New Jersey reported another 3,694 positive coronavirus PCR tests Monday, for a cumulative total of 598,660 positive PCR tests since the start of the pandemic. Another 645 positive antigen tests means the state has recorded a total of 68,291 positive antigen tests.
Another 21 residents died of complications from COVID-19. The state has now seen 18,851 confirmed coronavirus fatalities and another 2,121 probable deaths.
The positivity rate for PCR tests administered on Thursday was 9.62%. The state’s rate of transmission was 0.94.
There were 3,254 coronavirus patients in the hospital Monday, including 598 in critical care and 392 requiring ventilators.
Vaccine hotline fields 60K calls in four hours
A New Jersey hotline set up to field questions about the coronavirus vaccine fielded more than 58,000 calls in the first four hours it was operational Monday, officials said.
Officials created the hotline to answer all manner of questions that New Jersey residents, workers, and students have about getting the shot.
The surge in interest highlighted an imbalance that state officials have been discussing for days: there is far more demand for the vaccine than there are doses in the Garden State.
“Everyone who wants to get vaccinated will eventually have the opportunity to be vaccinated,” said Health Commissioner Judy Persichilli. “Additional slots will become available for people to make appointments as more vaccine supply becomes available.”
Gov. Phil Murphy and state officials had criticized the Trump administration for sending fewer vaccine doses than the state needed, but they hope vaccine supply will increase under President Biden.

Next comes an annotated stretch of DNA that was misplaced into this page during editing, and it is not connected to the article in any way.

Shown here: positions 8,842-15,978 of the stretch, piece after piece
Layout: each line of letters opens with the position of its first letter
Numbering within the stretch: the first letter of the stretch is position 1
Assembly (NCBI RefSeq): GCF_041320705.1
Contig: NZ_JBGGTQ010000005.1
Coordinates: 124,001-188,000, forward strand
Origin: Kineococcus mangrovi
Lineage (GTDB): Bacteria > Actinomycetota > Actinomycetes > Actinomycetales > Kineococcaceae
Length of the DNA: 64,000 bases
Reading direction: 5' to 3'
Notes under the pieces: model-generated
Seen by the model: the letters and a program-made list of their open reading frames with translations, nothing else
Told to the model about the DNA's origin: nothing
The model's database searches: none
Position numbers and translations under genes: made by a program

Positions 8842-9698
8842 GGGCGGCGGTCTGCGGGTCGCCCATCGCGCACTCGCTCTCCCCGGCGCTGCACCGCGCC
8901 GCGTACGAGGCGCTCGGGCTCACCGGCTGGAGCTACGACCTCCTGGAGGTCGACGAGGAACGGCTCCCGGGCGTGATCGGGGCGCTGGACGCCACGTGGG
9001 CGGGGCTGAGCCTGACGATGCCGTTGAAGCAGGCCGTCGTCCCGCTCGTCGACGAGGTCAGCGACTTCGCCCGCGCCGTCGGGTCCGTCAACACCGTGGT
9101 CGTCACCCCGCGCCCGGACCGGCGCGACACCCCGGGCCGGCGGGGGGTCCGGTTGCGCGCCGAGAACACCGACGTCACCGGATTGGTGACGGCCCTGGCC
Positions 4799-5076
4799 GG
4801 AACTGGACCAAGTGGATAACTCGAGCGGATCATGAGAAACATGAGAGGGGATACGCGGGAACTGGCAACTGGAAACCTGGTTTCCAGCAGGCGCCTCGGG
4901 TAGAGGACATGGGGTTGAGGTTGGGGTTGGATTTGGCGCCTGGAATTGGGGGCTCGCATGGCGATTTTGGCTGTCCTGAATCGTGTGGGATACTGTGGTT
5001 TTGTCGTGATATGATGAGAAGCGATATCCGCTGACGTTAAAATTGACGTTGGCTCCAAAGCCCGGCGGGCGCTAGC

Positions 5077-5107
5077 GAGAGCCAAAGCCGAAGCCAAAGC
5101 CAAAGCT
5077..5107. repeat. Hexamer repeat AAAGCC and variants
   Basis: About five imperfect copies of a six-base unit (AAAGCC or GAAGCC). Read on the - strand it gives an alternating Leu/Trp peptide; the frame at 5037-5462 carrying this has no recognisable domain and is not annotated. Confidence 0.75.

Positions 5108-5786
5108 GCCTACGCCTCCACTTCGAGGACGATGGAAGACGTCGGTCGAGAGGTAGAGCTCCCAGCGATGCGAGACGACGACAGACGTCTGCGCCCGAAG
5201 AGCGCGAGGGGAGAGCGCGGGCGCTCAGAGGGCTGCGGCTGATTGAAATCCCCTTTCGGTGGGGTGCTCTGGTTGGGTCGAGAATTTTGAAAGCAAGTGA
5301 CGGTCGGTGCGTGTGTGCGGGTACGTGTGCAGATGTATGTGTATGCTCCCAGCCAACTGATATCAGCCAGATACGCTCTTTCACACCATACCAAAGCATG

Persichilli said the state would add more live agents to the hotline to keep pace with the high call volumes.
Political candidates can collect signatures in person for June primary
Gov. Murphy also announced Monday that he would sign an executive order allowing candidates for political office to collect nominating petition signatures in person for the upcoming June primary election.
It was a change from last year when, at the height of the spring surge, the state ordered candidates to collect their remaining signatures online instead of door-to-door to reduce the spread of coronavirus.
“We want campaigns to have the option to collect signatures either virtually or in person, but we are hopeful that all campaigns will ensure that the collection of signatures is done safely and responsibly,” Murphy said.
The state implemented a number of other changes to its elections last year in the name of public health. So far officials have not announced plans for voting in the June election.
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